The state pension will increase by 2.5 per cent in April 2021, giving some retirees an additional £228.80 a year.
Each year the state pension increases either in line with earnings, the consumer price index (CPI) or 2.5 per cent – whichever is highest.
Known as the triple lock system, it ensures that the state pension remains roughly in line with living costs.
Following a tough year, where inflation was 0.5 per cent in September and earnings have remained low throughout, retirees will rely on the third element of the lock in 2021 and will receive a 2.5 per cent boost.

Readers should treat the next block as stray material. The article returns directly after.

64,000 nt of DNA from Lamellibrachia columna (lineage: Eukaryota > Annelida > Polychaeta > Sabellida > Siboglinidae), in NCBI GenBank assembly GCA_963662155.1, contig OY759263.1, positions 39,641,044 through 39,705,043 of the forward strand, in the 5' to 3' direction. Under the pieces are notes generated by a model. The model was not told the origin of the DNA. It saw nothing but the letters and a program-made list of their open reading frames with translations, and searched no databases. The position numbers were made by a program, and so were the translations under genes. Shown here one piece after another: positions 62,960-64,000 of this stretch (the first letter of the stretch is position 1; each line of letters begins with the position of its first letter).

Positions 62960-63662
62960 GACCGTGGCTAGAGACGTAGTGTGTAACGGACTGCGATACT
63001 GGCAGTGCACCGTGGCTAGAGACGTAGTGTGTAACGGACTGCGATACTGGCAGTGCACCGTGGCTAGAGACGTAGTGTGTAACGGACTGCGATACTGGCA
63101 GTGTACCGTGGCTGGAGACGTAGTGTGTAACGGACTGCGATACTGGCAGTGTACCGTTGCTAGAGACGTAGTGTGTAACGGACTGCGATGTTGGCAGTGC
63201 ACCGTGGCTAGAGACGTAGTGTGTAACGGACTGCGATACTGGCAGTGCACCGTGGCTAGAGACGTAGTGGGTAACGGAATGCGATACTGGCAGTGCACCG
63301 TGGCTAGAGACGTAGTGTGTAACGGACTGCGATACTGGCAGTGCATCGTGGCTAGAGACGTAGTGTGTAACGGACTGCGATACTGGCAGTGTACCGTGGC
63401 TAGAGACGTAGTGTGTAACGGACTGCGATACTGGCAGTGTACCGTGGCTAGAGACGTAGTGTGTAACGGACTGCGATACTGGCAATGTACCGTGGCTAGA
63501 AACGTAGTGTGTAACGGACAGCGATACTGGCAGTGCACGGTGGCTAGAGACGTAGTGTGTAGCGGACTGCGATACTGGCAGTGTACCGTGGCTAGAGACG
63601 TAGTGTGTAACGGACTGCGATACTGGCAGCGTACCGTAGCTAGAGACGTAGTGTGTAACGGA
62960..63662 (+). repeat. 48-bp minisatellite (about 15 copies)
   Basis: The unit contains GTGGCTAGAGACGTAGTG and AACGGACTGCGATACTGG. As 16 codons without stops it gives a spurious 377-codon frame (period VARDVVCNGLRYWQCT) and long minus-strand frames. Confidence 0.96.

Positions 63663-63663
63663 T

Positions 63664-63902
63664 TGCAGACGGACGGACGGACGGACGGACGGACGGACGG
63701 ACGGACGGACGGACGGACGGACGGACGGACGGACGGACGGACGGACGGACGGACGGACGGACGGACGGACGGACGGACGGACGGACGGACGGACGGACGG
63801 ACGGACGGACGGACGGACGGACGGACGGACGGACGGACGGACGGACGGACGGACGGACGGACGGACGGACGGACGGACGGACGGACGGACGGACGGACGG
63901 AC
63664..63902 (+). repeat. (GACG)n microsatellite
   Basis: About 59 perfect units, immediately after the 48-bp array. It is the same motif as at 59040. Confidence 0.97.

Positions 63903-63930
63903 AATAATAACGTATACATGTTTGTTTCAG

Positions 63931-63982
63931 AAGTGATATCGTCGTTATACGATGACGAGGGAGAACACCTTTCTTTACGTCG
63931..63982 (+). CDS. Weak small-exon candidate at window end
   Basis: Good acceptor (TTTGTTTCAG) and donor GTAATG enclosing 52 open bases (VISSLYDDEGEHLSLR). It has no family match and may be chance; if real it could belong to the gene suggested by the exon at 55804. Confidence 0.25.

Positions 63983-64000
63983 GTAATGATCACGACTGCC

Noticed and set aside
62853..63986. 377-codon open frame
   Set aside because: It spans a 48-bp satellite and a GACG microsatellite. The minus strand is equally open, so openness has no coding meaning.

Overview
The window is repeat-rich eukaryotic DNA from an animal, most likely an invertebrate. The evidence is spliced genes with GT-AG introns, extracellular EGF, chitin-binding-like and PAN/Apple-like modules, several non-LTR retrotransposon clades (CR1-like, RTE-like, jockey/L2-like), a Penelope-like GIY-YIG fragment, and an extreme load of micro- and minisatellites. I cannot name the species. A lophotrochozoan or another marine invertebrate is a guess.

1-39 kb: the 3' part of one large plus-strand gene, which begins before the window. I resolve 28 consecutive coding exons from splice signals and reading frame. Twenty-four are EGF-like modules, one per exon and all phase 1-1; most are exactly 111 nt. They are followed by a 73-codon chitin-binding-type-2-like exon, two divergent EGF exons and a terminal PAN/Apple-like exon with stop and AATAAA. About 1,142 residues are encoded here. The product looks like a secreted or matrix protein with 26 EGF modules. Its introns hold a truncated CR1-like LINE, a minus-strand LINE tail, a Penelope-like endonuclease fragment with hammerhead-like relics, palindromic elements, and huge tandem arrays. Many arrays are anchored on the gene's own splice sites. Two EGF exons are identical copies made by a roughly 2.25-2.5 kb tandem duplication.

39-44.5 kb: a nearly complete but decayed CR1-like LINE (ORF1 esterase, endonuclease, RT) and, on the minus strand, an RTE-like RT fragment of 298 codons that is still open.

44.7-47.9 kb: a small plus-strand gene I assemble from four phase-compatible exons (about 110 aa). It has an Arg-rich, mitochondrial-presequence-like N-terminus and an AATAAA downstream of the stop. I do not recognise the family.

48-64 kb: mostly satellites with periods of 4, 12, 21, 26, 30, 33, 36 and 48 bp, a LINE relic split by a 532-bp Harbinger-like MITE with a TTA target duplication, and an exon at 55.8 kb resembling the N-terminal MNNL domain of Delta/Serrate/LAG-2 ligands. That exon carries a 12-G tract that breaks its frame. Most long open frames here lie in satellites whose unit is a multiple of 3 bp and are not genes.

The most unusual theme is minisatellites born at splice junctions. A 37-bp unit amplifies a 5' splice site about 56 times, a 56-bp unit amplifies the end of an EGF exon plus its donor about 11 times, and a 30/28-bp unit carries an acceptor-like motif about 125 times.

From April, those on the new full state pension will get an extra £4.40 a week, increasing the weekly pension to £179.60, which results in an extra £228.80 over the following 12-month period.
Those on the old full state pension will still get an extra £3.40 a week, increasing the weekly pension to £137.65 or an extra £176.80 during the next financial year.
However, there is now growing concern that the triple lock may no longer have a future, as the Government seeks to recover the cost of COVID-19 and more attention is given to intergenerational fairness.
Financially, the recent pandemic has been extremely tough on young workers, especially those aged 17- 25, many of whom have seen their income slashed entirely due to the job roles that they hold.
This may make the pension triple lock a target in the upcoming Budget that will take place on 3 March 2021.